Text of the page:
A newcomer to the Utah Arts Festival’s Artists Marketplace who recently left a full-time teaching job to focus on her art, Lauri Dunn (Booth 46) of Denver transforms images of insect wings into meditative, modern photographs and photo sculptures. Her work is inspired by the natural world, but also displays her love of the urban environment with strong contrasts, geometric forms, and a metallic resin finish. Dunn answered a few questions from The Utah Review about her art and the creative process she engages.
TUR: How have you used art media forms in helping to create a holistic body of artistic work that searches for a more complete expression of your own innermost and most powerful states of emotion, inspiration, contemplation, and self-identity?
LD: An evident theme that runs through my work is transformation. In the work that I’ll be showcasing at The Utah Arts Festival, I begin by photographing an insect and end with a meditative two and three dimensional pieces, that are indecipherable as their original selves. The concept of metamorphosis important in the use of insects as subject matter, and in the transformation of the subject itself.
TUR: What is your training as an artist? Who do you consider your most significant influences and inspirations? Do these influences shift as you progress both in your work and life?
LD: I graduated from Maryland Institute College of Art in 2003, at a time when digital photography was just becoming mainstream. All of my training had been in the darkroom, using film cameras, and other archaic photographic processes. The ritual of developing negatives, the smell of fix, watching an image gradually appear in a tray of developer, were all very important to me. I was hesitant to convert to digital, and in fact, I nearly failed the only required digital photography class I took in school!
After years of working in the darkroom, I found just popping a memory card into the computer, clicking a mouse, and having a print appear on my doorstep a few days later to be a very unsatisfying process.
My work seeks to bridge the gap of the hands-on process of traditional photography with the technology that is available today. In my photographic sculptures I photograph and edit the work digitally but spend hours upon hours assembling the final piece. The ritual of being physically involved with the work is extremely important to me.
I have always been inspired by photographers who push the boundaries of the medium. In an age when every human always has a camera on them, I believe that it will become more and more important to push the boundaries of what photography can be in order to stand apart in this Instagram era.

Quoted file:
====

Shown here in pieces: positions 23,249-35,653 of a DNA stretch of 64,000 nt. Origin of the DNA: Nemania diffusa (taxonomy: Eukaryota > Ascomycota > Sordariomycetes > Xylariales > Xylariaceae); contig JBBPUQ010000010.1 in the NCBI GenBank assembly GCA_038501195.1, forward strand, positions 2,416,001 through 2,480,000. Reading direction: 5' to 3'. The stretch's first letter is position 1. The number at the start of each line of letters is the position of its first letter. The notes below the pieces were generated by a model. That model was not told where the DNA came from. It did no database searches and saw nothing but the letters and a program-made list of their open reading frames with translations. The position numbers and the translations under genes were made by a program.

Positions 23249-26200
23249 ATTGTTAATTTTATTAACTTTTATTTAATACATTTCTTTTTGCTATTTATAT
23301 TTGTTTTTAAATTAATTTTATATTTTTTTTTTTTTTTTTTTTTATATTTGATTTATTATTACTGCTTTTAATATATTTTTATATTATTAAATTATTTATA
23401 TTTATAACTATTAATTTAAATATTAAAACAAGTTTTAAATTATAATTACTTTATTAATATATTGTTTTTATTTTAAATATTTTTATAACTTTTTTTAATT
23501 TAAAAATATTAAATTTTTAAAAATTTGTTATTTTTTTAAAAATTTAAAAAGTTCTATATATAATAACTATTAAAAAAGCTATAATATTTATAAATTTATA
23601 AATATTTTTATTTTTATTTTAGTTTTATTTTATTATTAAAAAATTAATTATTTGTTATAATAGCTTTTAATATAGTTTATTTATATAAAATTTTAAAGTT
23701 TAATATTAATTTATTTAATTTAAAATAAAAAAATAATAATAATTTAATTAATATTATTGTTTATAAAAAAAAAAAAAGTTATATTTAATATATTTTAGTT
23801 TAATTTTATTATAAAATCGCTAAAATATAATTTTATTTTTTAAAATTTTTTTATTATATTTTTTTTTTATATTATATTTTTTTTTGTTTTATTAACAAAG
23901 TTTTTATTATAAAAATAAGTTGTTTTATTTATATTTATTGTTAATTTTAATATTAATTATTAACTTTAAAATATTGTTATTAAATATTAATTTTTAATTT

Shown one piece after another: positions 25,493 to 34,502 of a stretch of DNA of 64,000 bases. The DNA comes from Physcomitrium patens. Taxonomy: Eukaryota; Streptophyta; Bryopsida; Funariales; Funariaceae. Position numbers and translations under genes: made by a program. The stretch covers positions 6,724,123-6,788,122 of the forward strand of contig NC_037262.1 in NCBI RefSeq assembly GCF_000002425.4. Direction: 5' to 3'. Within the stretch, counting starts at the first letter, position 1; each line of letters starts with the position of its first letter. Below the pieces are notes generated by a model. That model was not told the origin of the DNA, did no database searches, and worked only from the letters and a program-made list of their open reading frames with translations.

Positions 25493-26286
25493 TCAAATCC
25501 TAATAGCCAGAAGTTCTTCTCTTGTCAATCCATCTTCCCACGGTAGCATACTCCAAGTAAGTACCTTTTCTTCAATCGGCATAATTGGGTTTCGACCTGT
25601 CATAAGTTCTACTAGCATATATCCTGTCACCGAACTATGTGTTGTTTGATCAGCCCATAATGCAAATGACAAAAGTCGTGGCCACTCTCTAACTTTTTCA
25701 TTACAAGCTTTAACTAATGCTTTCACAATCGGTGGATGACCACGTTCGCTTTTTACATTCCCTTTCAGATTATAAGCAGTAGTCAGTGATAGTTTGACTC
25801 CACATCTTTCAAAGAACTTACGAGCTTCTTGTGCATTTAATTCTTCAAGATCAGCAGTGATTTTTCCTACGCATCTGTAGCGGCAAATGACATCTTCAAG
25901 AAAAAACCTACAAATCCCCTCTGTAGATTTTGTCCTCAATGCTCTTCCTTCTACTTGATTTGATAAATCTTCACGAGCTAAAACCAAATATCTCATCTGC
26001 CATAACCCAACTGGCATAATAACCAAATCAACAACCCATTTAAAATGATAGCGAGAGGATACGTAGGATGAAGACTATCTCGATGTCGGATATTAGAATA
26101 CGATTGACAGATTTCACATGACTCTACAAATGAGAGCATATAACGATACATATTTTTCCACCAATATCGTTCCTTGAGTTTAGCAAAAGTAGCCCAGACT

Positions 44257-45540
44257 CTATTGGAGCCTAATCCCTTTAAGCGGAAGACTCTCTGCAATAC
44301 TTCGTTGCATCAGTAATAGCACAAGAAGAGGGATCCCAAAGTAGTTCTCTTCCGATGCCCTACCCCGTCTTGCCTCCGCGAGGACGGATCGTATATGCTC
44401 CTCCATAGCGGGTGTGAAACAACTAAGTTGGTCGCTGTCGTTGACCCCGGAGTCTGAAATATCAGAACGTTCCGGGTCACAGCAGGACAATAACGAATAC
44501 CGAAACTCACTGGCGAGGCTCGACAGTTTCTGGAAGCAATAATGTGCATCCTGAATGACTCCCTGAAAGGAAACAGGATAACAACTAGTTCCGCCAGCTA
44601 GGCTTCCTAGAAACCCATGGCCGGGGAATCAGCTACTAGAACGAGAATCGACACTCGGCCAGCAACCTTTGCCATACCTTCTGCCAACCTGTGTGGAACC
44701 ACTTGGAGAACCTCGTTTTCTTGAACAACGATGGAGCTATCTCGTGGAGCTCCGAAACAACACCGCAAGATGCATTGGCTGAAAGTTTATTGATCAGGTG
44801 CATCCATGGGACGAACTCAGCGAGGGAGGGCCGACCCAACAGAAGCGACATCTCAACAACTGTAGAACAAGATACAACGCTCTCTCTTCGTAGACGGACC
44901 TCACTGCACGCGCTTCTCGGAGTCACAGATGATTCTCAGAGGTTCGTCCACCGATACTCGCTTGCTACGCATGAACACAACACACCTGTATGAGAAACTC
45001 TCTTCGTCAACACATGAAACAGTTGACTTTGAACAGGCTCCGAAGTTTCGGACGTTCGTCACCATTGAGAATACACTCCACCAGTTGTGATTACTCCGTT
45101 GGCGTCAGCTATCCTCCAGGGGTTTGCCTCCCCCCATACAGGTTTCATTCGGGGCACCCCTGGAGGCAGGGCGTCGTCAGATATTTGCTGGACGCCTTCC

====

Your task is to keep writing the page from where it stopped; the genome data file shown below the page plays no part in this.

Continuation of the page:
TUR: Do you work full-time exclusively as an artist? Or, how do you augment your work as an artist?
LD: I left my full-time job teaching elementary art a year ago, so that I could devote more time to my artistic practice. I still work as an adjunct instructor for an online school, which lends me the ability to set my own office hours, and travel to art festivals.
TUR: Do you find it easy or difficult to start new work? And, typically, how do you prepare yourself to handle both the creative and physical demands of creating your art?
LD: Someone once told me that there are three ways to find inspiration: Drugs, God, and Hard Work. Of the three only hard work will have any lasting effect. I treat my artistic practice like any job, I show up and do the work for a set amount of time each day. Sometimes the work yields immediate visible results. Sometimes it does not. There is an element of faith that is important to continuing this practice and being able to believe that what you are striving to accomplish will actually manifest itself.
TUR: With regard to participating in the Utah Arts Festival, please share your feelings about being a part of this enterprise? Have you been in other festivals and do you plan to explore other festival venues?
LD: I am so excited to participate in such a large celebration of the arts! I’ve participated in various festivals throughout Colorado and the Dallas area, and hope an annual trip to Salt Lake City is in my future.
For more information about all events, see the Utah Arts Festival website. Ticket information can be found here.